With that in mind, here’s a salute to the Summer of 2014 – and to how relieved we are that it’s over!

Lauren Mayer: Stand By Your Man, 2.0

The phenomenon of political spouses standing by their scandal-plagued husbands has become such a cliche, it’s even inspired a t.v. show  – “The Good Wife.” We’ve seen women forgive men for infidelity, patronizing prostitutes, embezzling funds, or cringe-worthy texts, among other misbehaviors.  But recently we’ve seen a whole new twist – not only is Maureen McDonnell (wife of former Virginia governor Bob McDonnell) standing by her man in his corruption trial, apparently, she is letting him blame the whole thing on her.  According to McDonnell’s defense, they couldn’t have coordinated any quid pro quo because their marriage was so damaged they didn’t communicate, and besides she solicited gifts from the tobacco-supplement-magnate because she had a crush on him, not because they hoped to exchange expensive goodies for political favors.

I don’t know what the real story is, whether this is an elaborate hoax or a messy public airing of a sour relationship, but it sure is gothic enough to inspire a Tammy Wynette-style country ballad.

 

Lauren Mayer: Make ‘Em Laugh

The past week has been a particularly sharp example of the connection between comedy and tragedy.  Robin Williams’ suicide reminded us that there is often a dark side to funny people, and meanwhile the unrest in Ferguson, Iraq, and the Middle East have many of us exhausted by bad news and craving some comic relief.

Like many humorists, I often struggle with the seeming frivolity of what I do, wondering if my effort would be better spent trying to cure cancer or feed the homeless.  But when I first moved to New York, I was fortunate enough to have a roommate who was getting her degree in oncological social work (counseling families of terminally ill patients).  She brought a group of her colleagues to see me do a comic cabaret show, and they assured me that they couldn’t face the constant tragedy in their line of work without people like me helping them laugh and blow off steam.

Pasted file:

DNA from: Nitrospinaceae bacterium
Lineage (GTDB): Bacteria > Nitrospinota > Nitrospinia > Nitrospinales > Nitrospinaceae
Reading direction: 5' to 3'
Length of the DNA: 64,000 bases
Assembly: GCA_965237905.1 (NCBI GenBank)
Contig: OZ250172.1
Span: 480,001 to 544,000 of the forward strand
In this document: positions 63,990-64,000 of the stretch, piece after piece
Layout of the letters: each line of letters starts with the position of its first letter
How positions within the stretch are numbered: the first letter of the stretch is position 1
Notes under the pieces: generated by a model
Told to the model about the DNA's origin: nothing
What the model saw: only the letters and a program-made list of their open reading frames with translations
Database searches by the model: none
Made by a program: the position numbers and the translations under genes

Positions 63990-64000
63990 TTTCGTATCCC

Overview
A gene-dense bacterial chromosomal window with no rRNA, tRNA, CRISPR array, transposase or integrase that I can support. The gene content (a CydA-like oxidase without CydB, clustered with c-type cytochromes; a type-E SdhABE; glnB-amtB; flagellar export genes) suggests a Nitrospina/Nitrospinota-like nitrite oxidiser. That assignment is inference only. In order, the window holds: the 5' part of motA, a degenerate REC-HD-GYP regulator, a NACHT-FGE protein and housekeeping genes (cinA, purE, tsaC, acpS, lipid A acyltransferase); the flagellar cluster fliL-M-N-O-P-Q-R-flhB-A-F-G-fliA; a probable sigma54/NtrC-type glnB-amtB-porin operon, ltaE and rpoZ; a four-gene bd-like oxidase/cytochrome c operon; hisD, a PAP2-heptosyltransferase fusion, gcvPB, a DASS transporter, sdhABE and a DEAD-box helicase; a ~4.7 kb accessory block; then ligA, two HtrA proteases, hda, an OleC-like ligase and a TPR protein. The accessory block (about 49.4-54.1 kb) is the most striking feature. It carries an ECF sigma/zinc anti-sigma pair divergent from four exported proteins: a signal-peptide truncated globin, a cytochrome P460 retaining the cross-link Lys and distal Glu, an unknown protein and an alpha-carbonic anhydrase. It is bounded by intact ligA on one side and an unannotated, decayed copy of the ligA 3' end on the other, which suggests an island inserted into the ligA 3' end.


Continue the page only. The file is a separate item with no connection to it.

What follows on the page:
Not that I’m equating my weekly songs with the genius of Robin Williams, but I do appreciate getting comments like, “Thanks for helping me laugh at a frustrating subject,” or “Keep the funny songs coming – it really helps!”  (And those are a refreshing change from other comments like “Who told you you could sing, you clueless feminazi libtard?”)

I actually don’t even mind the negative comments, since they are amusingly deficient in grammar & spelling as well as logic.  However, I have to admit, there is one frequent comment that irks me – “Hey, you should send your stuff to Jon Stewart!,” as if that had never occurred to me, and as if all I had to do was take the reader up on that fabulous suggestion and voila, I’d be appearing on The Daily Show.  But since sending my weekly songs to the show’s email & Facebook page doesn’t seem to be working, I decided to try a more direct approach . . . .

John Y’s Musings from the Middle: My Favorite Things

jyb_musingsRemember Julie Andrews memorable song, “These are a few of my favorite things” where she taught us….


“When the dog bites
When the bee stings
When I’m feeling sad
I simply remember my favorite things
And then I don’t feel so bad”

But what if the “Favorite things” in the song, don’t really do it for you?
I mean, remember? The favorite things are things like
“Cream colored ponies” and “whiskers on kittens,”
“Bright copper kettles” and “Brown paper packages tied up with strings”
I never told anyone but none of those were on my “favorite things list.” Not one.

Now that I am older I think there must have been a little more going on with Julie Andrews back then that was lifting her mood than just thinking about cream colored ponies. After all, the song came out in the mid 1960s.

Regardless of the lyrics, I do love the Al Jarreau version of this song. And listening to it is one of my favorite things. And still works.